Other chemicals found in certain candies can also be toxic to your pets. Xylitol, a sweetener found in some candies, mints, baked goods, chocolate, and gum can be toxic to pets if taken in large amounts. Ingestion of significant quantities can produce a fairly sudden drop in blood sugar, resulting in depression, incoordination and seizures. Foods containing Xylitol should be kept well out of reach of your pets. Do not take any chances with you pets. As stated before, do not think that a little bit is not going to hurt. You should have plenty of treats around the house that are appropriate for your pets and use them instead of candies.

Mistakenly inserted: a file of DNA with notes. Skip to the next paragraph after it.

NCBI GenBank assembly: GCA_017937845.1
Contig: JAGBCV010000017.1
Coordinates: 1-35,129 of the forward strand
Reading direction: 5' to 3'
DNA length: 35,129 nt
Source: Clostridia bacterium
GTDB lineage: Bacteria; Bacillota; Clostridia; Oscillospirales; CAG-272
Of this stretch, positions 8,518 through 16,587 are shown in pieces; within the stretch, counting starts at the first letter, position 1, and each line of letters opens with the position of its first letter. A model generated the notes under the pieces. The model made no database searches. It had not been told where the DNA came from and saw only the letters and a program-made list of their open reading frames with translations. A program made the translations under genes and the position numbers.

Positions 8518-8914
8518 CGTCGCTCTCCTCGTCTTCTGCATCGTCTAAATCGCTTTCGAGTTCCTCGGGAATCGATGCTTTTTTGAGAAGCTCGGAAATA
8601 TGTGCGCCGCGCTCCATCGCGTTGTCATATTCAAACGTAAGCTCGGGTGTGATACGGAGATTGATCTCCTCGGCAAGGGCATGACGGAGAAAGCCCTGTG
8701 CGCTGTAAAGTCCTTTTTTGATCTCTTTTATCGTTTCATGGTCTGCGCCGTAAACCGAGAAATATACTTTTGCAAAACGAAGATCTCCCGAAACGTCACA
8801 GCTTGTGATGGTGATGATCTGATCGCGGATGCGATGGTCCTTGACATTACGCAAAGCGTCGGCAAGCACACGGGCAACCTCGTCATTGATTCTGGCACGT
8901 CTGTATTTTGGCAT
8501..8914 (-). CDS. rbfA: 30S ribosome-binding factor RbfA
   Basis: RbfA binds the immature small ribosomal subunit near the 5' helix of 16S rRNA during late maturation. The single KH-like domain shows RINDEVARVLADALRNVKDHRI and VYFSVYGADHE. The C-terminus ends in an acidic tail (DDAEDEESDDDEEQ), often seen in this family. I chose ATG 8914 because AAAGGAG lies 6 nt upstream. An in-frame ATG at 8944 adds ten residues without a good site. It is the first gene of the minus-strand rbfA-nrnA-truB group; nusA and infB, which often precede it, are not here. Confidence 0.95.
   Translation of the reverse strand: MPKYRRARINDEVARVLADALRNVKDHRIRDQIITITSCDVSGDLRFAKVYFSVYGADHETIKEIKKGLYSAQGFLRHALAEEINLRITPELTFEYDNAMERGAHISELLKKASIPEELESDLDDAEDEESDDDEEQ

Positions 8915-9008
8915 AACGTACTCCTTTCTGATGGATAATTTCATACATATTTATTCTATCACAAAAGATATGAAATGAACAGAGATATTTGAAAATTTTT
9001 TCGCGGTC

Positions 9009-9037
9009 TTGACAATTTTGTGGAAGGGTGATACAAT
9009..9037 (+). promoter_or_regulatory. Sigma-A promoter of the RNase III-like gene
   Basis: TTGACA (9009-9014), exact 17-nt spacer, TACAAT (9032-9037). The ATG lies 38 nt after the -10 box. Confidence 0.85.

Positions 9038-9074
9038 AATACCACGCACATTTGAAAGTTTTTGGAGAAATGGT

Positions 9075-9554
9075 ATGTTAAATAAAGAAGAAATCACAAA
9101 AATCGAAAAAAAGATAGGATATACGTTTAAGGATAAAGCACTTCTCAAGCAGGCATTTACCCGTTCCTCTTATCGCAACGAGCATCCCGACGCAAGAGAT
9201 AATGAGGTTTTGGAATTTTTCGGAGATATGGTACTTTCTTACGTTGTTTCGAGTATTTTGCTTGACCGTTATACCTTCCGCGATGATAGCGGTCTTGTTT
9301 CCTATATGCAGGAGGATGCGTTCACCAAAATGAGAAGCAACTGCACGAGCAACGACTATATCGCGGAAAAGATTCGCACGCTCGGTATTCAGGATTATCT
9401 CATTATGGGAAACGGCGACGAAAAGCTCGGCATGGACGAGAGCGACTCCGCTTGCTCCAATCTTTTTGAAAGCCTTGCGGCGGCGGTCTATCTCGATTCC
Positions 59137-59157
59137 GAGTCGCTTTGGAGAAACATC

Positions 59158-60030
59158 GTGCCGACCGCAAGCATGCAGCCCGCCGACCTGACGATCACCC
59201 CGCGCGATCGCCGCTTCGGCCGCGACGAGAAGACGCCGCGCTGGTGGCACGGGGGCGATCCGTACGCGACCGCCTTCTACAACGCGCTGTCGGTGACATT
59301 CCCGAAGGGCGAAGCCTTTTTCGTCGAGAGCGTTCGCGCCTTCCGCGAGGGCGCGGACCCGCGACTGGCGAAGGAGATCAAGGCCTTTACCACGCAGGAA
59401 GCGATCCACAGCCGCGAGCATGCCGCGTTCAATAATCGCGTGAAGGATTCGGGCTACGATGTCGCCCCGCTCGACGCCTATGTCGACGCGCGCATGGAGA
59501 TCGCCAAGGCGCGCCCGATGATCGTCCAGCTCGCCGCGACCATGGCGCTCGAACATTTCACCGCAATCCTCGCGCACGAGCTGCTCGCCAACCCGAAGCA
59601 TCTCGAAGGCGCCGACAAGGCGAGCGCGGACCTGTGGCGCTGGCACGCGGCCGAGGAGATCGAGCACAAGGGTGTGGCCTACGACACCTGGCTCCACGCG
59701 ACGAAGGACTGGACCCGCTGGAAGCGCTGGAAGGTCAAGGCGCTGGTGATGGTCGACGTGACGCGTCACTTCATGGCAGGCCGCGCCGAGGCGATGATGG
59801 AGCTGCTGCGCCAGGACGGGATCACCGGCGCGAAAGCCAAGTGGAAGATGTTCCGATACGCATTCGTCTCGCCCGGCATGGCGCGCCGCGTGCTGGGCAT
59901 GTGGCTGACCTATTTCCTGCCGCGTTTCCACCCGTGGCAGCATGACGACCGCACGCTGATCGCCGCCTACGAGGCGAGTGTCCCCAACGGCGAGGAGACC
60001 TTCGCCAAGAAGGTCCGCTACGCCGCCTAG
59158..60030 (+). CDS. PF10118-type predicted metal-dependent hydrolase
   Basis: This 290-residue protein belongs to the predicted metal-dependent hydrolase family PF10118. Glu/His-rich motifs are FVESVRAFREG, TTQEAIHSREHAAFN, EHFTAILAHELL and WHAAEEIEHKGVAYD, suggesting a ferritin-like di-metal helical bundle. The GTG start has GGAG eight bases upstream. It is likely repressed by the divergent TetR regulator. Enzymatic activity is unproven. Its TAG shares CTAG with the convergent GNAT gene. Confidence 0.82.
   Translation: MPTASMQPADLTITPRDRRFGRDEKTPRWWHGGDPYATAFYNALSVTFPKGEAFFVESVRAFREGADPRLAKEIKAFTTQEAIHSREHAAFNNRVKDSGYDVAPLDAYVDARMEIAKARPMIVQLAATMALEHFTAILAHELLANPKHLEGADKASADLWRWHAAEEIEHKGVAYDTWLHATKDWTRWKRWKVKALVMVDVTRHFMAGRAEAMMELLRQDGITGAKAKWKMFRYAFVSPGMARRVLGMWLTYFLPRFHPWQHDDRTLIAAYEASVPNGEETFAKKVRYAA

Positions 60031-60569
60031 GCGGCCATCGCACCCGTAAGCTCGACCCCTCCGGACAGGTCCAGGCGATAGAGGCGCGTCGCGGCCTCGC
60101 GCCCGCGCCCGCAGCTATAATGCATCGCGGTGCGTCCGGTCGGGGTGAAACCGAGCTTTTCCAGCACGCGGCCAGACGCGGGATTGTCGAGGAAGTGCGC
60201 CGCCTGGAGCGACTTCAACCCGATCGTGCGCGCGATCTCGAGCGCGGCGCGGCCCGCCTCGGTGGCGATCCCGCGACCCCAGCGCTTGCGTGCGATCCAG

Avoid the temptation to feed your pets leftovers from your holiday meals. Your pet should be kept on its normal diet. Any change of diet, even for one meal, may give your dog or cat severe indigestion and diarrhea. This is particularly true for older animals that have more delicate digestive systems and nutritional requirements. Many of these foods are rich; especially those that are high in fat, and can often cause severe gastrointestinal disturbances in pets which could prove fatal. Inflammation of the pancreas (pancreatitis) is a very common disease of dogs and is frequently caused by the eating of table scraps. The pancreas plays a role in digestion of food but when an animal eats a rich or fatty meal, the pancreas is 'overstimulated' and the organ oversecretes enzymes leading to inflammation of the pancreas and surrounding tissues. Signs of pancreatitis include vomiting and abdominal pain, sometimes quite severe. The condition is very uncomfortable for the pet and sometimes can be fatal. If you notice these type of symptoms seek veterinary care.